12,000 years ago the Barents Sea was covered with ice. Warming caused ice sheets to recede and a lot of methane was released, leading to blowouts that left the Arctic Sea floor scarred with hundreds of craters. Researchers in Norway recently found these craters, which offer a warning for the future of our world wracked by climate change – and are still leaking methane.
The newly-found seafloor craters date all the way back to the end of our planet’s last Ice Age, when they were caused by explosive blowouts. Many of the Arctic Sea floor craters are huge, measuring around 0.6 miles wide. And many are not inactive, but continue to seep methane.
The ice on the Barents Sea for a time kept methane from hydrocarbon reservoirs from escaping. According to Gizmodo, the methane was stored as a hydrate in sediment, which led to pressurized conditions.
Study lead author Karin Marie Andreassen of the Center for Arctic Gas Hydrate, Climate, and Environment (CAGE) explained it this way: “As the ice sheet rapidly retreated, the hydrates concentrated in mounds, and eventually started to melt, expand, and cause over-pressure. The principle is the same as in a pressure cooker: if you do not control the release of the pressure, it will continue to build up until there is a disaster in your kitchen. These mounds were over-pressured for thousands of years, and then the lid came off.”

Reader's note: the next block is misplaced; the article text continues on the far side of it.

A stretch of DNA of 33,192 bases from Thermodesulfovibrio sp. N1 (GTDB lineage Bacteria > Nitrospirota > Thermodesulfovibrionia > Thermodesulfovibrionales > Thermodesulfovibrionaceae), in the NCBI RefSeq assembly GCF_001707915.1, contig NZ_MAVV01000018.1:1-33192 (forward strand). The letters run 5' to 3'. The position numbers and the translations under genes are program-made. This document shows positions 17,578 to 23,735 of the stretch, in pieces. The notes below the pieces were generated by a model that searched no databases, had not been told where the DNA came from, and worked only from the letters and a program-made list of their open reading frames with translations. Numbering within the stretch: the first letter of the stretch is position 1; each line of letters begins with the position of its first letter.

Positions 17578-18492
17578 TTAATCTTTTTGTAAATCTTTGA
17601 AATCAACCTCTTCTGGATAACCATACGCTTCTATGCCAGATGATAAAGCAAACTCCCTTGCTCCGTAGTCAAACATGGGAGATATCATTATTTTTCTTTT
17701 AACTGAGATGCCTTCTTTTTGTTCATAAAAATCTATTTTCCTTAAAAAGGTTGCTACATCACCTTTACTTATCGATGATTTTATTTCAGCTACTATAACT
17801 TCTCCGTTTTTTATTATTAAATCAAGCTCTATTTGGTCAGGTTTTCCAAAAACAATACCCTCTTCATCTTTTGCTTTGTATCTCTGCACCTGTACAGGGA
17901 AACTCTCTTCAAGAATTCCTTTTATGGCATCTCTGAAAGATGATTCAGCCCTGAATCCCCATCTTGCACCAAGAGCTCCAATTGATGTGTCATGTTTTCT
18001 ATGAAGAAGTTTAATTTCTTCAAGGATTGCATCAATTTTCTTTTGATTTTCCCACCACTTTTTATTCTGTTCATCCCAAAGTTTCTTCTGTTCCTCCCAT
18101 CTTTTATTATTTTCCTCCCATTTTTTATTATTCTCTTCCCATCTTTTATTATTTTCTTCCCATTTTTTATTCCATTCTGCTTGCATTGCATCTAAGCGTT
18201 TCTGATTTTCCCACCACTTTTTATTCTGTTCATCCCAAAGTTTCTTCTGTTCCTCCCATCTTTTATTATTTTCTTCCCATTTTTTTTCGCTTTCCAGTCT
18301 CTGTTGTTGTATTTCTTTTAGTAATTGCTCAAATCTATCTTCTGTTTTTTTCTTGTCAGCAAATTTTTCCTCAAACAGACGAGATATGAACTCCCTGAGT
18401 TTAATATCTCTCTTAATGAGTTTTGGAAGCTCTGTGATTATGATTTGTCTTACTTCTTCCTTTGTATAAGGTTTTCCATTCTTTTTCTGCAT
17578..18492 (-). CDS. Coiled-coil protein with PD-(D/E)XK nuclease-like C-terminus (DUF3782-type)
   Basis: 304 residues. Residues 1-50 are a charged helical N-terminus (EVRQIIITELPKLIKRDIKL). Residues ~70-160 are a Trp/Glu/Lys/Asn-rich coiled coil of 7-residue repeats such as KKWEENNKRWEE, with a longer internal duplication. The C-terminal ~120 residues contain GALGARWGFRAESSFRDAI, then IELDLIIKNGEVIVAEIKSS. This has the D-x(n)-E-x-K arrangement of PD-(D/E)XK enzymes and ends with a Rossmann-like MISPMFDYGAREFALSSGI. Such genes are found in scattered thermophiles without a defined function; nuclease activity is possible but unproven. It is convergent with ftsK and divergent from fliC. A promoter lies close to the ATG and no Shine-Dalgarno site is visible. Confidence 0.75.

Her team found more than 100 craters between 980 and 3,280 feet wide, and hundreds more smaller craters under 980 feet wide. The also found 600 methane flares, where the gas is spewing out near the craters.
Methane concerns scientists because it is 30 times more potent than carbon dioxide when it comes to trapping heat in our atmosphere. And similar geological processes as the ones that led to these Arctic Sea floor craters are still in motion around the world, so scientists think climate change could lead to more methane explosions.